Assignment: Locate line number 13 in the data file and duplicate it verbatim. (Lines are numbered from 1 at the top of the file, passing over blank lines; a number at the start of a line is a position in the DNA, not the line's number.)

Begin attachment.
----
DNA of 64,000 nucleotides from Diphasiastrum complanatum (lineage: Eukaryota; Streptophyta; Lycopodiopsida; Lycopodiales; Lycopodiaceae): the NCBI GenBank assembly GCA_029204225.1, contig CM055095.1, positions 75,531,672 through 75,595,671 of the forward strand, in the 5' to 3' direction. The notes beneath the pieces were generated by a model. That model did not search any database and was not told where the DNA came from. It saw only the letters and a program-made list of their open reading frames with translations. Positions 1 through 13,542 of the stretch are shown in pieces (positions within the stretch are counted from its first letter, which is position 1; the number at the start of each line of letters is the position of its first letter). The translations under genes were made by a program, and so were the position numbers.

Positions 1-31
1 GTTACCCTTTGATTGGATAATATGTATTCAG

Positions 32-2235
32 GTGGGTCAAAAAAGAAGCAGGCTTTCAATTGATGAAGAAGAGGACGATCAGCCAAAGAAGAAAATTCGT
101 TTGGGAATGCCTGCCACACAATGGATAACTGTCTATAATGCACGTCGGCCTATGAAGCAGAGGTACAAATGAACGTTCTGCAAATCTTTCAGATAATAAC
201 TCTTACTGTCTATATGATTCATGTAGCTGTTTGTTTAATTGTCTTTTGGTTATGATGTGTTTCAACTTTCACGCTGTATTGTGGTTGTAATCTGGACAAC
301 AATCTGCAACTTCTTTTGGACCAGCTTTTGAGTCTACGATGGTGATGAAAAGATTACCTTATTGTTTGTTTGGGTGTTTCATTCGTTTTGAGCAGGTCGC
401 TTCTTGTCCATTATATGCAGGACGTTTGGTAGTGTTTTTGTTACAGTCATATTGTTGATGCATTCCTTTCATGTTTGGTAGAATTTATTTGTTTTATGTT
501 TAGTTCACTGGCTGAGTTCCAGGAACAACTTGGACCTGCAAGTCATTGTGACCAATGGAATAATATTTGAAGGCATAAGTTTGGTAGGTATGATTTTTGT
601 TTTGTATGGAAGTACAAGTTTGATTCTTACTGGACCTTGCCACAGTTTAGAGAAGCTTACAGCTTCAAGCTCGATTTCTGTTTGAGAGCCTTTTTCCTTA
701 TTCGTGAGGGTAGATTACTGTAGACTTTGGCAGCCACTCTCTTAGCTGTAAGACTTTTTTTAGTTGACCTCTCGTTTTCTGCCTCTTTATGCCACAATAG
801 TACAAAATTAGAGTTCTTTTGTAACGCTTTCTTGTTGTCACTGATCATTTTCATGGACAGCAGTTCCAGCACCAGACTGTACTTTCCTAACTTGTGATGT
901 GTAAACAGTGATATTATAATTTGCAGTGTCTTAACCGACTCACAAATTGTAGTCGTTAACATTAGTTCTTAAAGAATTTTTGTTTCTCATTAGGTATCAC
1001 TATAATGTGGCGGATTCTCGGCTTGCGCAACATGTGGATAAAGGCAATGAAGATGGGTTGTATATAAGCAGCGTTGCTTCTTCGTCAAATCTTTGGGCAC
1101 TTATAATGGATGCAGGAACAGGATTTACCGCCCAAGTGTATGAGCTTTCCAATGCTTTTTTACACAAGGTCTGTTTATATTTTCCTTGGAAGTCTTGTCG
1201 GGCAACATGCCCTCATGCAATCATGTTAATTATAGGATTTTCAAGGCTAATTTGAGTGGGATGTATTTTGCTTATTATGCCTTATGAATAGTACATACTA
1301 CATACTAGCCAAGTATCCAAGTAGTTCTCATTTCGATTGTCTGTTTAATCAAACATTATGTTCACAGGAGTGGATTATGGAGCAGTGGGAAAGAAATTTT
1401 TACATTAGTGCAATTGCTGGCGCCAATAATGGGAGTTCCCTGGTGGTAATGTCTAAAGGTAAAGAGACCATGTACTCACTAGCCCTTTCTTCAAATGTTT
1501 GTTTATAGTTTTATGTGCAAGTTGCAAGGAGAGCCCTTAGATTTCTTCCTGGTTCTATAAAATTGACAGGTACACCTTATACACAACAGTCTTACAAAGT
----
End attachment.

801 TACAAAATTAGAGTTCTTTTGTAACGCTTTCTTGTTGTCACTGATCATTTTCATGGACAGCAGTTCCAGCACCAGACTGTACTTTCCTAACTTGTGATGT